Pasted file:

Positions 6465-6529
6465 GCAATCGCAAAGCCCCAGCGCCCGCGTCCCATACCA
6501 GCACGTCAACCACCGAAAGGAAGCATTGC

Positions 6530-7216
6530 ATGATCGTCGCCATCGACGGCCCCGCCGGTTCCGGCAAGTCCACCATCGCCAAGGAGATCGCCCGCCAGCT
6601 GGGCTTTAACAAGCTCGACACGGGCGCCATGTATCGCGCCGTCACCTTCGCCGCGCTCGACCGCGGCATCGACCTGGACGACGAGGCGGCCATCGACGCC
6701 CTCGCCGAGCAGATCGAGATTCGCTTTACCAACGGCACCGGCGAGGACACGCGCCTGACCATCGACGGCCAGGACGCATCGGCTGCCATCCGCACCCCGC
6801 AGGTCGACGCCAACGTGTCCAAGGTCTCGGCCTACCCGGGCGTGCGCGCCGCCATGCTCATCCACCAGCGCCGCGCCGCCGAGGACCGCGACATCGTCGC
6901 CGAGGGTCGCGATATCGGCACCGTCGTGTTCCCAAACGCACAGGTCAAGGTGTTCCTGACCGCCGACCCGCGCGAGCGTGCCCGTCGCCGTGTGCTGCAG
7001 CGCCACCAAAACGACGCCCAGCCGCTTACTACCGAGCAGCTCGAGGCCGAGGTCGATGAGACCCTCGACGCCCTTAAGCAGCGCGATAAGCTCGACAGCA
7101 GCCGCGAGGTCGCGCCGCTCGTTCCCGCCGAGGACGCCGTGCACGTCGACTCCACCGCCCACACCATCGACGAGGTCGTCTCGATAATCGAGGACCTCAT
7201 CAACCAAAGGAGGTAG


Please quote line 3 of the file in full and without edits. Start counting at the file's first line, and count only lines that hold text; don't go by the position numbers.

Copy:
6501 GCACGTCAACCACCGAAAGGAAGCATTGC